Wildlife Photographer of the Year 2017 announced

18 October 2017


Memorial to a species © Brent Stirton - Wildlife Photographer of the YearThe winners of the Wildlife Photographer of the Year Competition were revealed today at a ceremony at the Natural History Museum, London, which runs the annual competition. 

Photojournalist Brent Stirton has won the prestigious Wildlife Photographer of the Year 2017 title for his compelling image Memorial to a species, which frames a recently shot and de-horned black rhino in South Africa’s Hluhluwe Imfolozi Game Reserve. Once the most numerous rhino species, black rhinos are now critically endangered due to poaching and the illegal international trade in rhino horn, one of the world’s most corrupt illegal wildlife networks. For the photographer, the crime scene was one of more than thirty he visited in the course of covering this tragic story. 

Competition judge Roz Kidman Cox says ‘To make such a tragic scene almost majestic in its sculptural power deserves the highest award. There is rawness, but there is also great poignancy and therefore dignity in the fallen giant. It’s also symbolic of one of the most wasteful, cruel and unnecessary environmental crimes, one that needs to provoke the greatest public outcry.’

Director Sir Michael Dixon says ‘Brent’s image highlights the urgent need for humanity to protect our planet and the species we share it with. The black rhino offers a sombre and challenging counterpart to the story of ‘Hope’ our blue whale. Like the critically endangered black rhinoceros, blue whales were once hunted to the brink of extinction, but humanity acted on a global scale to protect them. This shocking picture of ananimal butchered for its horns is a call to action for us all.’ 

The good life © Daniel Nelson - Wildlife Photographer of the YearDaniël Nelson took the award for Young Wildlife Photographer of the Year 2017 with his charismatic portrait of a young western lowland gorilla from the Republic of Congo, lounging on the forest floor whilst feeding on fleshy African breadfruit. Daniël’s image captures the inextricable similarity between wild apes and humans, and the importance of the forest on which they depend. ‘This intimate scene of a gorilla lounging on the forest floor is peaceful, a state of being we would wish for all these magnificent creatures.’ says Daniel Beltra, competition judge and previous grand title winner.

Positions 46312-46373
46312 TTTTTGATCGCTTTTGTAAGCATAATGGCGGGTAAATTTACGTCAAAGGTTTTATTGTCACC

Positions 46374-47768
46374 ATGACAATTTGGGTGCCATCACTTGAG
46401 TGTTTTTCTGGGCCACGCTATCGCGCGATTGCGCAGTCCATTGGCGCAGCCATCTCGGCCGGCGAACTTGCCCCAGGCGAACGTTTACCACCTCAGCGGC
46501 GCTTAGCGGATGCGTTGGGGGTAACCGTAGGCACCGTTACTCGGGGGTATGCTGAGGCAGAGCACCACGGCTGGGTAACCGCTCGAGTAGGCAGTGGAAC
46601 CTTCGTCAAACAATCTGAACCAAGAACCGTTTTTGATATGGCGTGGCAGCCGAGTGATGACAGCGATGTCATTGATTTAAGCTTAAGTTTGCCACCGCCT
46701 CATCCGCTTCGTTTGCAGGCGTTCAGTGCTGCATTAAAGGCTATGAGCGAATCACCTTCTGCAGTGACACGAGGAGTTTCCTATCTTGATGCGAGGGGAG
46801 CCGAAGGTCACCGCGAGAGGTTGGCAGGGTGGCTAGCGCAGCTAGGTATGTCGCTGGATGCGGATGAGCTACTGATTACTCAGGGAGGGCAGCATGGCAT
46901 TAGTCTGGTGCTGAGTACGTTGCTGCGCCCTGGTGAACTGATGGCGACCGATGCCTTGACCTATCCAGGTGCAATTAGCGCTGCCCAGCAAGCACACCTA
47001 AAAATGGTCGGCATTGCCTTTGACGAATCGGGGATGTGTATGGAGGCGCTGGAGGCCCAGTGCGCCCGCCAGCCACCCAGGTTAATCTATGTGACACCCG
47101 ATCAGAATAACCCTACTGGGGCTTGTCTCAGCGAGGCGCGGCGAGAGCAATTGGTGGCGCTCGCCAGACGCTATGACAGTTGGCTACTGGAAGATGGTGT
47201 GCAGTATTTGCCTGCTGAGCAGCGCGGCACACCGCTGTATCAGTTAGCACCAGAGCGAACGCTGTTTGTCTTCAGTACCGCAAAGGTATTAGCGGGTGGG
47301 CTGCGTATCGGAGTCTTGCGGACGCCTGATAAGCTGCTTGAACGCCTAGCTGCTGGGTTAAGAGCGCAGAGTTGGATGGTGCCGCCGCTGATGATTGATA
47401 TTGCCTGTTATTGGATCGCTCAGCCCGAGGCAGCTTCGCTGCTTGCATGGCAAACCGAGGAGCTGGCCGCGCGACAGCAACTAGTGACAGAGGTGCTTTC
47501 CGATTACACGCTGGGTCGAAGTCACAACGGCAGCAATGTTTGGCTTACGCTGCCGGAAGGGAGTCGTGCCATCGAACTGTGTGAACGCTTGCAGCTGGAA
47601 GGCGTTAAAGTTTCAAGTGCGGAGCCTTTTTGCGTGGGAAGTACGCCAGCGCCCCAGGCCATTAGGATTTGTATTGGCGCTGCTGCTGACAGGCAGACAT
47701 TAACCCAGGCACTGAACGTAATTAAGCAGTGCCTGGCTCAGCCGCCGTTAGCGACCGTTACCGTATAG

The two images were selected from 16 category winners, depicting the incredible diversity of life on our planet, from displays of rarely seen animal behaviour to hidden underwater worlds. Images from professional and amateur photographers are selected by a panel of industry-recognised professionals for their originality,artistry and technical complexity. 

Beating almost 50,000 entries from 92 countries, Brent’s image will be on show with 99 other images selected by an international panel of judges at the fifty-third Wildlife Photographer of the Year exhibition. The exhibition opens at the NaturalHistory Museum on 20 October 2017 before touring across the UK and internationally to locations such as Canada,Spain, the USA, Australia and Germany. 

The next Wildlife Photographer of the Year competition opens for entries on Monday 23 October. Find out more at http://www.nhm.ac.uk/visit/wpy/competition.html

Exhibition information
Friday 20 October 2017 –28 May 2018 10.00-17.50 (last admission 17.15) To book tickets: www.nhm.ac.uk/wpy 
Prices from: Adult £14.00*, child and concession £8* Free for Members, Patrons and children under four
Visitor enquiries: 020 7942 5000 Nearest tube: South Kensington.

© Brent Stirton, Memorial to a species. Wildlife Photographer of the Year 2017, Grand title winner.
© Daniël Nelson, The good life, Young Wildlife Photographer of the Year 2017, Grand title winner.